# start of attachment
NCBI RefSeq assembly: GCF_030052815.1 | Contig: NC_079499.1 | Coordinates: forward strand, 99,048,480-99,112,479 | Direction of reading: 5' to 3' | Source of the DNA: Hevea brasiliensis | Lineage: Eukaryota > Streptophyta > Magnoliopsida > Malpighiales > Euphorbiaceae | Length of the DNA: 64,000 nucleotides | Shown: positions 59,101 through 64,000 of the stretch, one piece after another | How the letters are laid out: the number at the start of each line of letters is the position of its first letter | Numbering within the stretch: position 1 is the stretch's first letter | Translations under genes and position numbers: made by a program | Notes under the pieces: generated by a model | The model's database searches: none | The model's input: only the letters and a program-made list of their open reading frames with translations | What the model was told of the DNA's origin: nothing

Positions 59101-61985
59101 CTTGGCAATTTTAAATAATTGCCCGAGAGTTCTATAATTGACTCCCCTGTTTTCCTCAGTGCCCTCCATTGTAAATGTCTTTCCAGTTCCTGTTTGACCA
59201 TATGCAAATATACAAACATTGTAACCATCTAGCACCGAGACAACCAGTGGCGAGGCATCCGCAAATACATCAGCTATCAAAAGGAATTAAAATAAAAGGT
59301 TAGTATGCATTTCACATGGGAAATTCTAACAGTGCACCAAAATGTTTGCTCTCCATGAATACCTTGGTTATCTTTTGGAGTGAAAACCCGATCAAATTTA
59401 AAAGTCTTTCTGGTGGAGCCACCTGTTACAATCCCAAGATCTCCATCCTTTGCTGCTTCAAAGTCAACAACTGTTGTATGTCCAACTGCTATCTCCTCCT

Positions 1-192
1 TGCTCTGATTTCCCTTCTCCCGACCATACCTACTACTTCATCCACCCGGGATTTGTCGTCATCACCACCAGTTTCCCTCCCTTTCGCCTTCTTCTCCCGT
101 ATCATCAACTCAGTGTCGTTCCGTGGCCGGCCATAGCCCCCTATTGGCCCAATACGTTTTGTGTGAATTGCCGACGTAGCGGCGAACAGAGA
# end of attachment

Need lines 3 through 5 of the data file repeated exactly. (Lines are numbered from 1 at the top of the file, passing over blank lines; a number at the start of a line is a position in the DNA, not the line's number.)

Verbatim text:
59101 CTTGGCAATTTTAAATAATTGCCCGAGAGTTCTATAATTGACTCCCCTGTTTTCCTCAGTGCCCTCCATTGTAAATGTCTTTCCAGTTCCTGTTTGACCA
59201 TATGCAAATATACAAACATTGTAACCATCTAGCACCGAGACAACCAGTGGCGAGGCATCCGCAAATACATCAGCTATCAAAAGGAATTAAAATAAAAGGT
59301 TAGTATGCATTTCACATGGGAAATTCTAACAGTGCACCAAAATGTTTGCTCTCCATGAATACCTTGGTTATCTTTTGGAGTGAAAACCCGATCAAATTTA